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Music and the Making of Modern Science$
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Peter Pesic

Print publication date: 2014

Print ISBN-13: 9780262027274

Published to MIT Press Scholarship Online: May 2017

DOI: 10.7551/mitpress/9780262027274.001.0001

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Euler: The Mathematics of Musical Sadness

Euler: The Mathematics of Musical Sadness

Chapter:
(p.133) 9 Euler: The Mathematics of Musical Sadness
Source:
Music and the Making of Modern Science
Author(s):

Peter Pesic

Publisher:
The MIT Press
DOI:10.7551/mitpress/9780262027274.003.0010

Throughout his life, the great mathematician Leonhard Euler spent most of his free time on music, to which he devoted his first book. This chapter discusses how he reformulated the ordering of musical intervals on a new mathematical basis. For this purpose, Euler devised a “degree of agreeableness” that numerically indexed musical intervals and chords, replacing ancient canons of numerical simplicity with a new criterion based on pleasure. Euler applied this criterion (and Aristotle’s teachings about the pleasure of tragedy) to argue that minor intervals and chords evoke sadness through their greater numerical complexity, hence lower degree of agreeableness than the major. This work involved extensive attention to ratios and numerical factorization immediately preceding his subsequent interest in continued fractions and number theory. Having devised a new kind of index, Euler was prepared to put forward indices that would address novel problems like the Königsberg bridge problem and the construction of polyhedra, basic concepts of what we now call topology. Throughout the book where various sound examples are referenced, please see http://mitpress.mit.edu/musicandmodernscience (please note that the sound examples should be viewed in Chrome or Safari Web browsers).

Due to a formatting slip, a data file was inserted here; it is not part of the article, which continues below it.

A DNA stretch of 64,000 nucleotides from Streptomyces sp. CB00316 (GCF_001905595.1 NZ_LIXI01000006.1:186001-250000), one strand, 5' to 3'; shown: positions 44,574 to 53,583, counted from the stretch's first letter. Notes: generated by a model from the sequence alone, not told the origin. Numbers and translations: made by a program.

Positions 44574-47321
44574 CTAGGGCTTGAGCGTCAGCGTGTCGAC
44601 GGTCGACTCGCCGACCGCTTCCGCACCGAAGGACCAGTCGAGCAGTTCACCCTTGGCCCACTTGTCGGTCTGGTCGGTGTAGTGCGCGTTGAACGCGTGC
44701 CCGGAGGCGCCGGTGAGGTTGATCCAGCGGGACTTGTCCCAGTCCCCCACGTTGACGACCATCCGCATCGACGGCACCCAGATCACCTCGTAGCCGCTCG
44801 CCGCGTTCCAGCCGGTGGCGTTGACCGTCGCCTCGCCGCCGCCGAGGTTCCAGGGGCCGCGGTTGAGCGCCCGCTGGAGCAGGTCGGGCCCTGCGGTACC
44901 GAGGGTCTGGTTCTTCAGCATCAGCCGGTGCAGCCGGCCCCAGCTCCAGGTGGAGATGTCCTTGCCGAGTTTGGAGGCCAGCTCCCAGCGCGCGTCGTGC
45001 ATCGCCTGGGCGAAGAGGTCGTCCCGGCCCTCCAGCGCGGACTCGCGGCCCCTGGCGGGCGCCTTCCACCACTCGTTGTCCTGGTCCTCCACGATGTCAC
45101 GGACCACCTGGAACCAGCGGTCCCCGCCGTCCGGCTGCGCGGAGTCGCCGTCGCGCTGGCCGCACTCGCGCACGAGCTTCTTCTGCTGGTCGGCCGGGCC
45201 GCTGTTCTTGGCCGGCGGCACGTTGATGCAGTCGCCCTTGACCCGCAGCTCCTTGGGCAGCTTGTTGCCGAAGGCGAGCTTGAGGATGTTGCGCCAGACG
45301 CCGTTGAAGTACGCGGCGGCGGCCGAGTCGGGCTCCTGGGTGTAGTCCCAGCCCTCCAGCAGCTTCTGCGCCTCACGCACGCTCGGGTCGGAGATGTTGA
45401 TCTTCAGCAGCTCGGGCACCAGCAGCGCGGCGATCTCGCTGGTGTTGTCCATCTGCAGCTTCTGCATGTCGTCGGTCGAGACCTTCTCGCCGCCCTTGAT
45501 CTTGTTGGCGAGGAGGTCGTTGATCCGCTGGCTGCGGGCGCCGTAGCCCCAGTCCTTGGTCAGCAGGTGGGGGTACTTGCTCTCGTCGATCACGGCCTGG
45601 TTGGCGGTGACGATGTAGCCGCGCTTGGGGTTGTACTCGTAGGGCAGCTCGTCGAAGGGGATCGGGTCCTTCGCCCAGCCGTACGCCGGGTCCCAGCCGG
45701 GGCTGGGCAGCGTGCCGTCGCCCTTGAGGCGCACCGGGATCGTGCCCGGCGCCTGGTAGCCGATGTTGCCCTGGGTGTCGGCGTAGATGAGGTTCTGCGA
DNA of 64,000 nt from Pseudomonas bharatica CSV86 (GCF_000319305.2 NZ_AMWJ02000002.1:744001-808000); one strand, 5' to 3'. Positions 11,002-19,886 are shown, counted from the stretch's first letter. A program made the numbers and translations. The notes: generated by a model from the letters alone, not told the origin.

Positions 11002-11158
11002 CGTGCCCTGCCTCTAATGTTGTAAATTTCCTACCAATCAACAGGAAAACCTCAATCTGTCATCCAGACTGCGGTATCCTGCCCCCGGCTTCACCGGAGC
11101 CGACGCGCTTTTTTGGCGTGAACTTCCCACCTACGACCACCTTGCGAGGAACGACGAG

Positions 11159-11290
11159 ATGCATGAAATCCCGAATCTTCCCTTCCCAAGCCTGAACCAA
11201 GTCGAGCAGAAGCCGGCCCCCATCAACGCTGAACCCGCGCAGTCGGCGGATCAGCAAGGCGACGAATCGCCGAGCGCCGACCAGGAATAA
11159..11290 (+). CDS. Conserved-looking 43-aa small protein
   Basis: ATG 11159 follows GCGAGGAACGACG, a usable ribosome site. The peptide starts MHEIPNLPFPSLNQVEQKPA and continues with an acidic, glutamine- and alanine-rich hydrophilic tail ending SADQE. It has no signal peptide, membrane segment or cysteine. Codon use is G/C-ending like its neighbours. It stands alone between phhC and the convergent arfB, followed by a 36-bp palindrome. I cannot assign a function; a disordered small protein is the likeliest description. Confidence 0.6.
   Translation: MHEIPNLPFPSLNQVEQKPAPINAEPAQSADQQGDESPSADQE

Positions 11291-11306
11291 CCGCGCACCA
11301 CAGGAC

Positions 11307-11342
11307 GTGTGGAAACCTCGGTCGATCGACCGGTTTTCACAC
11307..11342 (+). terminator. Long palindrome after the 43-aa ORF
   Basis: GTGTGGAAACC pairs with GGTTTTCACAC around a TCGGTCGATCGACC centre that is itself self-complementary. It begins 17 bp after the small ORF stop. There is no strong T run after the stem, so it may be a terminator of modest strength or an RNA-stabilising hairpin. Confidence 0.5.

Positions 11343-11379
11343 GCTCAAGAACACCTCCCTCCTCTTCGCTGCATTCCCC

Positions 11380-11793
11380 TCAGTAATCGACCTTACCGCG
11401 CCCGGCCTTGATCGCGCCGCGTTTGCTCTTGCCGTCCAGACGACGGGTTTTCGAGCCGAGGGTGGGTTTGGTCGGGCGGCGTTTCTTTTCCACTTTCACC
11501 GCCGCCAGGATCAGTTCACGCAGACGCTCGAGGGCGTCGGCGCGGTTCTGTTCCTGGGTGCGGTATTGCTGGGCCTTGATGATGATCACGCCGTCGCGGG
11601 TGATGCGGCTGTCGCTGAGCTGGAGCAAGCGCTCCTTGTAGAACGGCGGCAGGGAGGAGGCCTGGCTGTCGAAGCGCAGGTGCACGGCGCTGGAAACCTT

Keywords:   Leonhard Euler, Musical Theory, Pleasure, Aristotelian theory of tragic pleasure, Continued fractions, Number theory, Königsberg bridge problem, Topology

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